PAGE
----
Does the size of a person’s waistline directly affect his ability to parent effectively?
A judge in Canada might just think so, because a 38-year-old dad of two is awaiting a family court ruling that will say if he can see his kids again. Affecting the matter in part is his weight, which is 360 pounds, according to the New York Daily News (via CTV).
The man’s kids have been in foster care since last year, at which time they were removed from his ex-wife’s custody following a mental breakdown.
Apparently a doctor in the man’s case (the man spoke to CTV anonymously because Canada’s Child and Family Services Act prohibits anyone in a case involving minors from being identified) testified that his weight “may interfere with his life too much to make him a competent” parent.
“(The father) has struggled with obesity for years, which impacts significantly on most aspects of his life including (his) functioning as a parent,” the doctor wrote, according to CTV.
Things like shortness of breath or getting winded just from walking short distances were cited as examples, with the concern being that he “lacks both the mobility and stamina required to keep up with young and active children.”
In his defense, the dad says he’s in a better place than ever before. When the custody battle began, he was over 500 pounds, and has since lost roughly 150 pounds.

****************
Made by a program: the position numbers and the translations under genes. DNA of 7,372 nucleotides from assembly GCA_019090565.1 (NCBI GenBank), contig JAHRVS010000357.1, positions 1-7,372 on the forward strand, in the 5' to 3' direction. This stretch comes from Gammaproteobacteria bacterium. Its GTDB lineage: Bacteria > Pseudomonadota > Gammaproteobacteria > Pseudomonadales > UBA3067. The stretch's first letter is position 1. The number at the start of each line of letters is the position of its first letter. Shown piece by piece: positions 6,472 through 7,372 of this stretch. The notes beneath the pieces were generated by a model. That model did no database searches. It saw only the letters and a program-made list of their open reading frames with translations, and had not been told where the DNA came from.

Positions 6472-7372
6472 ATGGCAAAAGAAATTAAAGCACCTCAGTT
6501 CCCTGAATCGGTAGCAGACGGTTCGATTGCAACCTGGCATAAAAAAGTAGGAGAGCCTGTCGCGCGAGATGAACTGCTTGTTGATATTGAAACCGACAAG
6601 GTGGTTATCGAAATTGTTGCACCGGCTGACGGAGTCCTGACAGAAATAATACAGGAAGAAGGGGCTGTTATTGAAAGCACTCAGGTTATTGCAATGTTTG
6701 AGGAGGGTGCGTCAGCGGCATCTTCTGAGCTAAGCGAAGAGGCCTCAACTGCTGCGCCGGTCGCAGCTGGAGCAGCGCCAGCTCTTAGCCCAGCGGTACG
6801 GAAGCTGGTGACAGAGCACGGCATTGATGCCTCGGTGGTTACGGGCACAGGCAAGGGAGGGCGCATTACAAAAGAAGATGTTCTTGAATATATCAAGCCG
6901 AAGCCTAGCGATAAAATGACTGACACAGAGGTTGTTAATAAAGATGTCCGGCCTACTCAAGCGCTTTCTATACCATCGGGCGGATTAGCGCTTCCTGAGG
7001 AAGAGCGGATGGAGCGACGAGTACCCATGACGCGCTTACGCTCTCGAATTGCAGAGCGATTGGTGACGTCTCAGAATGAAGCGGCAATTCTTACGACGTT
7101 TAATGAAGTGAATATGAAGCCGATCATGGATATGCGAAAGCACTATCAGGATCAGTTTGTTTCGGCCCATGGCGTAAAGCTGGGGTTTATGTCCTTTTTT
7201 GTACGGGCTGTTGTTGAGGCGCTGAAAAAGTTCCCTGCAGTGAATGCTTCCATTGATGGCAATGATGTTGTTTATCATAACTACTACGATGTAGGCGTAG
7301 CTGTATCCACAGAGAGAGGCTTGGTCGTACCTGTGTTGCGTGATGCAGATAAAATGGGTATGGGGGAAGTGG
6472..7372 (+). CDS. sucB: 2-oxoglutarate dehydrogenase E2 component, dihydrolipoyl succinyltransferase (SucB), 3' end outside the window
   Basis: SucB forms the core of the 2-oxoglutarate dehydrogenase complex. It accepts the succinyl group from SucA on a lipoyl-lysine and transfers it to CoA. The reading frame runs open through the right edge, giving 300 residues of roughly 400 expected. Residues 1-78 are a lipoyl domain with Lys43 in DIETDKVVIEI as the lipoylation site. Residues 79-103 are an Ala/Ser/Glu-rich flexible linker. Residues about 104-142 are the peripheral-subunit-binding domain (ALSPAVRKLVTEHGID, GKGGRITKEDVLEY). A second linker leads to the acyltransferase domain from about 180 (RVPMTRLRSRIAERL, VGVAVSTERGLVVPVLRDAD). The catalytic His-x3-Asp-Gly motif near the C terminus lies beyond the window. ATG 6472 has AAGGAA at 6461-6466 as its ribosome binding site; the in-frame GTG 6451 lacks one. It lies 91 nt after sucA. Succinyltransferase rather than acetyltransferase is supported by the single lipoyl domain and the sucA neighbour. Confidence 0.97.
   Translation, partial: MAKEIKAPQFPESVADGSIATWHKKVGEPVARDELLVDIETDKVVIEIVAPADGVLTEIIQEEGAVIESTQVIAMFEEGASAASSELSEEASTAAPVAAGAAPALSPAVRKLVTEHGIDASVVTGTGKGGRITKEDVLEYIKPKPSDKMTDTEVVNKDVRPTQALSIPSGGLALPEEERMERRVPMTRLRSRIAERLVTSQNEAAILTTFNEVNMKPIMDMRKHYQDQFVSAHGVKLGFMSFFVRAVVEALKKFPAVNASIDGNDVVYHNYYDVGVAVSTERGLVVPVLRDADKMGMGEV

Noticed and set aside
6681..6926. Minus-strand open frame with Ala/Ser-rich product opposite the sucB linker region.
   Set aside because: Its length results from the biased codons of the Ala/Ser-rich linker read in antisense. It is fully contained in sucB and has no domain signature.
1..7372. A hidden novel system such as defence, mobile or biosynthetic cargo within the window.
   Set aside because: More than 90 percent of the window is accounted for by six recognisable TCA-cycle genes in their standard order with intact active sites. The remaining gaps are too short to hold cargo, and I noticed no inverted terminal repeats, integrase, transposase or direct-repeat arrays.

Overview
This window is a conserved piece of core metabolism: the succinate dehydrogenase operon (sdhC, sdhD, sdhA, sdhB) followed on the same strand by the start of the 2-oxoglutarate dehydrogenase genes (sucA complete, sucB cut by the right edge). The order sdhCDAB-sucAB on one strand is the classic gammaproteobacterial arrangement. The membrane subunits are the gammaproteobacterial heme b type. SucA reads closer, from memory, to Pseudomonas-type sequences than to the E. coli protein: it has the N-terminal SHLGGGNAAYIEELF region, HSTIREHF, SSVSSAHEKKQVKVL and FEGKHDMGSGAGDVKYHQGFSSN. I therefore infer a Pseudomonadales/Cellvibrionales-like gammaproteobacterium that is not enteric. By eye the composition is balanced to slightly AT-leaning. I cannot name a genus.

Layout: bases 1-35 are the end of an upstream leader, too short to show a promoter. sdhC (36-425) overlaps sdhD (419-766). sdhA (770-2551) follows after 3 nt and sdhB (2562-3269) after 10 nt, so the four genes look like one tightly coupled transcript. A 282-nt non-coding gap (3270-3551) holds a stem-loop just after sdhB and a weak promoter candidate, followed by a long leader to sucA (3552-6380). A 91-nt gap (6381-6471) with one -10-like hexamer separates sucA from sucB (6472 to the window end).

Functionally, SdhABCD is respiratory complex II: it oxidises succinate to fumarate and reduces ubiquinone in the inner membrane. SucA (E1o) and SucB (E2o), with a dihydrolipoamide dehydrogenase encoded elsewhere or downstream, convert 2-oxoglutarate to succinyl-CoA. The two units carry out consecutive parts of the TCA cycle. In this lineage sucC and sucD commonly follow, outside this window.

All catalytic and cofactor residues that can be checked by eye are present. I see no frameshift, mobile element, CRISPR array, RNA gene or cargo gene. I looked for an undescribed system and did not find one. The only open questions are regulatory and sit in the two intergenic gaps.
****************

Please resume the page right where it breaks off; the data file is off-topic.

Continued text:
He admitted to CTV that he’s a stress eater, and that having the kids in his life would cause stress, but not have them would cause even more stress.
Other factors contributing to the court’s decision include a “few” run-ins with the law and a history of marijuana use.
If the court rules that this dad is unfit to parents because of his weight, will all overweight parents be similarly scrutinized for the number on their scales? It’s not as if this is like the mom that Strollerderby’s Carolyn Castiglia once wrote about — the one who consumes 12,000 calories a day and clearly has some kind of an emotional disorder in addition to being severely physically limited.
Are kids really better off in foster care because their dad eats when he’s stressed? Wouldn’t it be better to enroll him in court-mandated counseling sessions and have a social services worker check in on the family regularly to ensure his kids aren’t suffering as a result of his physical limitations? Or does his size really mean he can’t be a loving and effective dad? And would the same hold true for a parent who is underweight, and also perhaps lacks the energy to keep up with young kids because of too few calories consumed?
Should obese parents be prevented from caring for their children?
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